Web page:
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Facto v. Pantagis

390 N.J. Super. 227, 915 A.2d 59 (App. Div. 2007)

CONTRACTS; FORCE MAJEURE — Where one party to a contract is excused from performance due to an unforeseen event covered by a force majeure provision, the other party is also generally excused from performance and therefore not required to pay the full contract price, but only for the value of the services provided prior to the force majeure event.

A customer entered into a contract with a banquet hall for a large reception to take place from 6 p.m. to 11 p.m. on a summer evening. The customer agreed to pay the total contract price in advance. The contract included a force majeure clause, which stated that the banquet hall would be excused from performing the contract if it was prevented from performing “by an act of God (e.g. flood, power failure, etc.), or other unforeseen events or circumstances.”

On the night of the reception, less than forty-five minutes after the party began, there was a power failure in the area where the banquet hall was located. The lights and air conditioning went off. It was hot and humid, and the customer and her guests quickly became uncomfortable. Additionally, the band, photographer, and videographer could not perform their duties without lighting and electricity. When it became clear that the electricity would not be restored quickly, the manager of the hall offered to reschedule the reception. Since many of the customer’s guests had traveled substantial distances and would not be able to return at another time, the customer declined the manager’s offer. As the evening progressed, the hall got darker, as candelabras were the only source of lighting. Therefore, at around 9:30, the manager had all guests evacuated from the hall.

The customer brought an action against the banquet hall for breach of contract, seeking recovery of the full amount paid for the reception, plus the amounts it had paid to the band and other vendors. The lower court dismissed the customer’s complaint, concluding that the claim was barred by the contract’s force majeure clause because the power failure was an unusual and unexpected circumstance that could not have been avoided by reasonable foresight.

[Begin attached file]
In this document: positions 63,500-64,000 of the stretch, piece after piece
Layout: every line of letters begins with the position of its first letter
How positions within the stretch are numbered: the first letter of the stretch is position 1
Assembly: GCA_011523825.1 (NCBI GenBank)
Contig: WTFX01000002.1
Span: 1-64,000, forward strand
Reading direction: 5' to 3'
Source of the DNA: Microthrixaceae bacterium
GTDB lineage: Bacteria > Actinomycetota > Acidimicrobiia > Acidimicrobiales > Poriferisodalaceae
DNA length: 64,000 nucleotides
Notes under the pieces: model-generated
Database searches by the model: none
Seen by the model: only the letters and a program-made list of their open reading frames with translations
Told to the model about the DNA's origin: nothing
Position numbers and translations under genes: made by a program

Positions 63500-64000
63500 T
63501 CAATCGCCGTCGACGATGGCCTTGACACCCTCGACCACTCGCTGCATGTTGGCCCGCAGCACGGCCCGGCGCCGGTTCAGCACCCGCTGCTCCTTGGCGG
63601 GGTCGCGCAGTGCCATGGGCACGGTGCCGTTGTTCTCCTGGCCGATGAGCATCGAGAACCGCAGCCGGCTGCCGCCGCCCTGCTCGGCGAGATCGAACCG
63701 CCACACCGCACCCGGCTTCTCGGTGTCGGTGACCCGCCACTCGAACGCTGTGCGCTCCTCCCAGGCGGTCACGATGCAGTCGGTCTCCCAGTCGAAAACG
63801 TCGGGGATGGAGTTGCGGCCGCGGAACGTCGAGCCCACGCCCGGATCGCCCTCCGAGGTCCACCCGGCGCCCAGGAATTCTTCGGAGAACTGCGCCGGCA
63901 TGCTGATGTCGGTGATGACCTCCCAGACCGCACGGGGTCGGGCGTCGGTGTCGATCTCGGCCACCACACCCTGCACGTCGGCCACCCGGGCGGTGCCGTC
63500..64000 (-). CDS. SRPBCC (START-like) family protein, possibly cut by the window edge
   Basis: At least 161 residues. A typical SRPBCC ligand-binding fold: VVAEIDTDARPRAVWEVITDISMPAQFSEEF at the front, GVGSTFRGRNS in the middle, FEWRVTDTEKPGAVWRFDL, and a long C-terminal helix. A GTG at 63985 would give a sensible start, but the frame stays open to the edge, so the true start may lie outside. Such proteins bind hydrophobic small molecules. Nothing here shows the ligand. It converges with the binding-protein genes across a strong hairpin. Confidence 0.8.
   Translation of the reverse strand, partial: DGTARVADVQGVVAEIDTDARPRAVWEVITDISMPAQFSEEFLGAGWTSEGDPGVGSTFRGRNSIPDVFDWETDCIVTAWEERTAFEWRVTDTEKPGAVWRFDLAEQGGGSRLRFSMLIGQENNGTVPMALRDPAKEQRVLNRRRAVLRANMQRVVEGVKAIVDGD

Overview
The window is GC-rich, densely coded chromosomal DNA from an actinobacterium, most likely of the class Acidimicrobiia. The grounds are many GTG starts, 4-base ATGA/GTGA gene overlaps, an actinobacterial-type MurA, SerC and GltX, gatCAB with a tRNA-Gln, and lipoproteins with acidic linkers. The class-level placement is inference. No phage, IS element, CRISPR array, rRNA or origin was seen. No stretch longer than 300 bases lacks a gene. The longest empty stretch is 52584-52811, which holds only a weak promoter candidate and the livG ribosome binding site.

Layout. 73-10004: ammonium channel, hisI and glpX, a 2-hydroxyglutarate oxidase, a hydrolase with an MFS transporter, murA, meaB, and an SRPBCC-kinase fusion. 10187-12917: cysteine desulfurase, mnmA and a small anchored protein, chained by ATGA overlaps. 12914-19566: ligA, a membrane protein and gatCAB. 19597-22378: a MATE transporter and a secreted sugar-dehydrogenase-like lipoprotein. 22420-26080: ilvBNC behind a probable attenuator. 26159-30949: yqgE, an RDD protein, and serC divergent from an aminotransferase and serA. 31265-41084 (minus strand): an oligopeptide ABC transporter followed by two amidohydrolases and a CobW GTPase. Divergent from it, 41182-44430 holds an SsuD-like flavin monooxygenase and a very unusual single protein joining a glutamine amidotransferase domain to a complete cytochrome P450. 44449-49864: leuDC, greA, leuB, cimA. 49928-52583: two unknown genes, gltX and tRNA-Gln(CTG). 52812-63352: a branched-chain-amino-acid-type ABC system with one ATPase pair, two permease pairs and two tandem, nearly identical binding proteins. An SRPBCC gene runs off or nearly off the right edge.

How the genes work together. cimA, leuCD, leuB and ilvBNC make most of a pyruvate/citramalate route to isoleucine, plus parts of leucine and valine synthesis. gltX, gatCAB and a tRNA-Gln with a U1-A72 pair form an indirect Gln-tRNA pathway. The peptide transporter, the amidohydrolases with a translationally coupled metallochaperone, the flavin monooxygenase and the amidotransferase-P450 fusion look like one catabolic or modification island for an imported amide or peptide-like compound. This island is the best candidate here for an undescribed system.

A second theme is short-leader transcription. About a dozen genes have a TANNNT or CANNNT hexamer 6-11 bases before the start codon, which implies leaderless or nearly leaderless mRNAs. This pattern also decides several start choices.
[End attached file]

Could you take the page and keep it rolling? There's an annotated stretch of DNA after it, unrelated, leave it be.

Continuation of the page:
On appeal, the Appellate Division reversed the lower court’s judgment dismissing the customer’s complaint. The Court agreed with the lower court’s finding that the power failure relieved the banquet hall of its obligation to perform, but additionally found that the hall’s inability to perform the contract relieved the customer of her obligation to pay the contract price. Therefore, the Court concluded that the customer was entitled to recovery of the contract price, less the value of the services she received.

The Court explained that even when a contract does not expressly state that a party will be relieved of its duty to perform if an unforeseen event occurs that makes performance impracticable, a court may relieve the party of that duty if an unexpected condition arises that in fact makes performance impracticable. In the present case, the contract did provide for the hall’s excusal from performance in the event of a prohibitive, unforeseen occurrence or circumstance. The force majeure clause specifically included “power failure” as a circumstance that would excuse the hall’s performance. The Court further explained that even though a power failure is not absolutely unforeseeable during the summer months, such foreseeability did not preclude excusing the catering hall from its obligation to perform. It stated that even in the absence of a force majeure clause, absolute unforeseeability of a condition is not necessary to make performance impracticable.

The Court also found that the banquet hall had been “prevented from” substantially performing the contract because the power failure began shortly after the reception began and continued until after it was scheduled to end. The lack of lighting made it difficult for guests to see and the lack of air conditioning made it uncomfortably hot inside the hall. Since the power failure was a widespread event and was beyond the hall’s control, the Court found that the power failure presented the exact kind of circumstances contemplated by the contract’s force majeure clause, which relieved the hall of its obligation to perform under such circumstances. Therefore, the Court agreed with the lower court’s conclusion that the banquet hall did not breach the contract.

However, the Court also found that the lower court had erred in concluding that the customer was not entitled to recover the prepaid cost of the reception because the hall did not breach the contract. The Court explained that when one party to a contract is excused from performance due to an unforeseen event, the other party is also generally excused from performance. Therefore, the power failure that relieved the banquet hall of its obligation to provide the customer with a reception also relieved the customer of its obligation to pay the contract price. But, because the hall partially performed the contract before the power failure occurred, the Court found that it was entitled to the value of the services it provided. Therefore, the Court reversed the lower court’s judgment dismissing the complaint, and remanded the case for a determination of the value of the services the banquet hall provided to its customer.


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